, while advanced education and elementary | Church, and out of it, will be respectfully coneducation have been liberally fostered and assisted, sidered and fairly dealt with. And what will the education of those who occupy an intermediate come out of it? Will the Commission and its reposition has been left to shift for itself; are posi- port only supply material for essays and leading tions that have of late been so frequently asserted, articles, for talk on the platform and at the dinand so universally acknowledged, that they have ner table, and then pass away into the limbo of by this time arrived at the dignity of truisms. forgotten verities, of antiquated and old-world The subject has indeed been amply discussed in matters? May the sense, spirit, and patriotism papers and periodicals, at public meetings and of the nation prevent such a result. Unless we scientific congresses. A variety of propositions are very much mistaken in our impressions, or has been made, and a multitude of schemes ven- unless the Commission does its work much less tilated for the benefit of the class in question. efficiently than we think it will, there will be Oxford and Cambridge local examinations, So- made such a discovery of shortcomings, such a ciety of Arts certificates, inspection, the establish. demonstration of the necessity for some kind of ment of district or county middle-class colleges, action, that Government will be compelled in the appropriation of charitable endowments, the some way to take the initiative in a movement on conversion of a certain number of the old gram- behalf of the education of the middle classes. mar schools, are all included in the programme What the Commissioners will discover we can which has been at one time or another put for- partly, perhaps, guess; what they will recomward for consideration. And now the subject has mend is at present beyond the reach of conjecture.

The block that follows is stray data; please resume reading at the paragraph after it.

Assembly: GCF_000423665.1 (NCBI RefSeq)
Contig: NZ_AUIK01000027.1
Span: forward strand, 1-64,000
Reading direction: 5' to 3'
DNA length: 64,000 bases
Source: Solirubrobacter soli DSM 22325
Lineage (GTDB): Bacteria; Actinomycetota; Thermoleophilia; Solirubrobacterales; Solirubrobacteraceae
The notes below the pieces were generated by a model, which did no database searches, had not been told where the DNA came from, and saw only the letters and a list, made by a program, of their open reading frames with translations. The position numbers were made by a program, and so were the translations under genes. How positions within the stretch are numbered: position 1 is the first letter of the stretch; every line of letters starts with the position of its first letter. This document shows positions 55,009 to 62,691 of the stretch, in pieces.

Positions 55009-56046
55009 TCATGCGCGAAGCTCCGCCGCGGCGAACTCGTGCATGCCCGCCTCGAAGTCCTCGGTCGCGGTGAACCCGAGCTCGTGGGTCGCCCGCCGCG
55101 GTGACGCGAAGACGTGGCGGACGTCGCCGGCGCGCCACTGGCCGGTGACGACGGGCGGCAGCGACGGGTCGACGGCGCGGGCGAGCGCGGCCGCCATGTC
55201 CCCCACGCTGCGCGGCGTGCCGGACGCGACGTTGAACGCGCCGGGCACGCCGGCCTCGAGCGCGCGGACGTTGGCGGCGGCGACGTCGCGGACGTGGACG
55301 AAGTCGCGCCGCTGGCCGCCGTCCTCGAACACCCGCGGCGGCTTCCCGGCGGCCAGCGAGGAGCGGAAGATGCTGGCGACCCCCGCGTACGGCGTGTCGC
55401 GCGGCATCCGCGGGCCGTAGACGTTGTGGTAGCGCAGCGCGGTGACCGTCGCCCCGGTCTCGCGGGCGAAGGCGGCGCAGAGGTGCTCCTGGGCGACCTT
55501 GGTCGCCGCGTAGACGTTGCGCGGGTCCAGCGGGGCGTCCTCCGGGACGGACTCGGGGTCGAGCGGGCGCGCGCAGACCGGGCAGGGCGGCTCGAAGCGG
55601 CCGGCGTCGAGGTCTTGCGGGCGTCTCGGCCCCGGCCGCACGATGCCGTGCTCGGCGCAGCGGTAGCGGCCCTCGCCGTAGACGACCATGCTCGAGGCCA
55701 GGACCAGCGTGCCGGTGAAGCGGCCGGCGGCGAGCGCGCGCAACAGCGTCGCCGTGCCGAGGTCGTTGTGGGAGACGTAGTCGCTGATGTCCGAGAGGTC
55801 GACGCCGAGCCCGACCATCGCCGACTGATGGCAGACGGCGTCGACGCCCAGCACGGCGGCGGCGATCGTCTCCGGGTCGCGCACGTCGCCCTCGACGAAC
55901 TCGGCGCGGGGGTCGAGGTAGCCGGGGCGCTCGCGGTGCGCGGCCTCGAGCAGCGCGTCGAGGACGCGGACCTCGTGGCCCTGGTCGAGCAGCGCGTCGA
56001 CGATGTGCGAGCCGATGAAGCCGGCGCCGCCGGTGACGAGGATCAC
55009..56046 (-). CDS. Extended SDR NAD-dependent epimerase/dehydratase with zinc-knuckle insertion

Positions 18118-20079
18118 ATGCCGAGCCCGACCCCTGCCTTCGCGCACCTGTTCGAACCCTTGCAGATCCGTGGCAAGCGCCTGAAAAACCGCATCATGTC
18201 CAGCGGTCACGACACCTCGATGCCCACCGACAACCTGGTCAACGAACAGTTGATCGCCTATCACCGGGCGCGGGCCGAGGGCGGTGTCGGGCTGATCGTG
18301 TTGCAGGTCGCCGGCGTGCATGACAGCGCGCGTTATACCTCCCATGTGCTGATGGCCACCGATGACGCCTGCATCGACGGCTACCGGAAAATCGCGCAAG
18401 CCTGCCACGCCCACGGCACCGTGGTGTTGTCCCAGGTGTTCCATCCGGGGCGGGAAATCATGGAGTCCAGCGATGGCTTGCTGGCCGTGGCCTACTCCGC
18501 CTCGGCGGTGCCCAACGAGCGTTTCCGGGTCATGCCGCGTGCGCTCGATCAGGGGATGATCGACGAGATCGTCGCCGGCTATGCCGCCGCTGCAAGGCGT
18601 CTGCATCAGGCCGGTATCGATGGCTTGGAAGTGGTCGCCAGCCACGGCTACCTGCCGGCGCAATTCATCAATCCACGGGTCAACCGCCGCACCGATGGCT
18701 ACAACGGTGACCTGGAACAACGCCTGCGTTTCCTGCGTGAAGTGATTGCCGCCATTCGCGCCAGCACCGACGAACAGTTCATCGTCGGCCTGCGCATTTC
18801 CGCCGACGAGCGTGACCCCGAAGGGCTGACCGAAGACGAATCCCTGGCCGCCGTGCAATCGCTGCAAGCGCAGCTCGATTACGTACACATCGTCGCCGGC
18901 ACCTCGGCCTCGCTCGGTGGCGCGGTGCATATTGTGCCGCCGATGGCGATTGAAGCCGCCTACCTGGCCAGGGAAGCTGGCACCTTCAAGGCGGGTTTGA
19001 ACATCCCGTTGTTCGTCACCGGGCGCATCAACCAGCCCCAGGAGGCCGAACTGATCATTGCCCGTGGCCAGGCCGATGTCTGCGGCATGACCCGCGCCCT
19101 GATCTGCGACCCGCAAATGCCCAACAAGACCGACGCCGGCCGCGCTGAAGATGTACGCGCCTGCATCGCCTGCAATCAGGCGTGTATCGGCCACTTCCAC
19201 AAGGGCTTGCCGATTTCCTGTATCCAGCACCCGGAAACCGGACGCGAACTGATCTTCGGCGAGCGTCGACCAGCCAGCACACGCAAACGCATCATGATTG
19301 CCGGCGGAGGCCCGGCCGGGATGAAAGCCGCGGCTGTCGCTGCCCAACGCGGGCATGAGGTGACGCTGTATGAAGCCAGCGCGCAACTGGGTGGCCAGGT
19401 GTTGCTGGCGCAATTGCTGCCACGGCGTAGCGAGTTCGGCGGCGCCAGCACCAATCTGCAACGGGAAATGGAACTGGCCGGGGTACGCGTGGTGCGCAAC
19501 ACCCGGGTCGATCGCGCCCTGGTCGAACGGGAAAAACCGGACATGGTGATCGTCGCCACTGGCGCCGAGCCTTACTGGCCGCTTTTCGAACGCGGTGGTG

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They have a difficult and a delicate task to dis- Now, in proposing a scheme of education for charge; they will encounter many prejudices and this class, we ought to keep chiefly in view the provoke not a few jealousies, and they may pos. lower sections of it, because it is there that the sibly find themselves restricted to recommenda- typical middle-class character will chiefly be found, tions of a very limited and qualified sort. Still and there also is the most obvious deficiency and we look forward to their report as directly or in the least ability for self-help in the matter. The directly leading to important reforms in the ex- sons of farmers, shopkeepers, small merchants and ternal conditions, the organisation, and machinery manufacturers, various classes of business men, of middle class education." Meanwhile it must be clerks in offices, and persons of a similar grade, borne in mind that there is another element in constitute, therefore, the raw material to which the question whichi hitherto has not been very our plans and processes of instruction are to be carefully considered-How to make provision for applied. We must keep in view, then, what they the education of the middle classes ; how to estab- are likely to be in manner, habits, temper, and lish an adequate number of good schools ; how to aptitudes, when they first come under the influmake these schools at once efficient and economi-ence of the educator, and what position they are cal; how to protect those immediately interested to occupy when they leave his hands. from the hollow pretensions and flagrant incom- What is to be made of them ? is indeed the very petency of scholastic charlatans : these are the first point that an instructor must settle in his points to which public attention has so far been own mind, if his teaching is to be anything better mainly invited ; and they are points that deserve than an aimless and mechanical process of intelall the attention that can be bestowed upon them. lectual grinding.